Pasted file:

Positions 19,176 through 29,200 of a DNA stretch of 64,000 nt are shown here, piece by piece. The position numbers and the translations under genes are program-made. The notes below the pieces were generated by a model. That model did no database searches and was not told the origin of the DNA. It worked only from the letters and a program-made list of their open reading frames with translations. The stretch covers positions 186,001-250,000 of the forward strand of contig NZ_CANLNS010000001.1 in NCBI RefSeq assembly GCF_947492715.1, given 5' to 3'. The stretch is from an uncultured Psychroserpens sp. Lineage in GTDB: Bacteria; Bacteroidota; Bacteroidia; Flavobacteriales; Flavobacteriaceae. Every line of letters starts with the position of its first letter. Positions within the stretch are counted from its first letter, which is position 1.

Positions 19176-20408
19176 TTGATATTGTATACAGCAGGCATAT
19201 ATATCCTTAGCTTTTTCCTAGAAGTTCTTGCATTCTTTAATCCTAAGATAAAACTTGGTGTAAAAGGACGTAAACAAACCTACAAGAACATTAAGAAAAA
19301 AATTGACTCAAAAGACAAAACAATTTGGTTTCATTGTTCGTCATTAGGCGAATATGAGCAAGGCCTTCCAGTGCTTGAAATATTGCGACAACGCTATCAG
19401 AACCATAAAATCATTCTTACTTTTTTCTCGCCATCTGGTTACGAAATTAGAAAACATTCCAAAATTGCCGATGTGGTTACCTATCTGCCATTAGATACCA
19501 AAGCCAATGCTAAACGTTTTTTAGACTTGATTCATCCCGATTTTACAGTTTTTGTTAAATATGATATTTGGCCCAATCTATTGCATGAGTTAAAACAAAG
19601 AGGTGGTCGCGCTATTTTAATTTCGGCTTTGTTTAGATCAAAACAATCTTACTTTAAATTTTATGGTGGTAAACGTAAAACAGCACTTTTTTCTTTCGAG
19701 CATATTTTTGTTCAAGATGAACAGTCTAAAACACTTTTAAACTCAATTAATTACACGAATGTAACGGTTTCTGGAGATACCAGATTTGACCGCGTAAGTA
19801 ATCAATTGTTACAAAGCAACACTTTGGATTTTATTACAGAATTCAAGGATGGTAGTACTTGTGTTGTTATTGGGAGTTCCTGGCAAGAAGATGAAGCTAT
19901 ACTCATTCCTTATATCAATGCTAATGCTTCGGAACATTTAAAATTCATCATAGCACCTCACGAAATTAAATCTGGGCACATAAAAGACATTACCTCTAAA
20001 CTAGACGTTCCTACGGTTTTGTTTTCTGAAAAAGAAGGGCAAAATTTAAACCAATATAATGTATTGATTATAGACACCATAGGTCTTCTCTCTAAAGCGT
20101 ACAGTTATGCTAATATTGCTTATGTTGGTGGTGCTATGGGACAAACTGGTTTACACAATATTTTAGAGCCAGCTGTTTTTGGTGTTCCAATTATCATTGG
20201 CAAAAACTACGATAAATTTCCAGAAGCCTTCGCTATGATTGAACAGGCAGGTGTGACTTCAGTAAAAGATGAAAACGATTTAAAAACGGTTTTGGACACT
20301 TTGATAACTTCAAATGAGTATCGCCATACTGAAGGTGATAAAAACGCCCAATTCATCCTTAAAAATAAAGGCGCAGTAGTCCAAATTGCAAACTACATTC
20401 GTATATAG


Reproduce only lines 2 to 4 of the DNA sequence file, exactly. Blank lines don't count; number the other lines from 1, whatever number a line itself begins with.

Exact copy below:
Positions 19176-20408
19176 TTGATATTGTATACAGCAGGCATAT
19201 ATATCCTTAGCTTTTTCCTAGAAGTTCTTGCATTCTTTAATCCTAAGATAAAACTTGGTGTAAAAGGACGTAAACAAACCTACAAGAACATTAAGAAAAA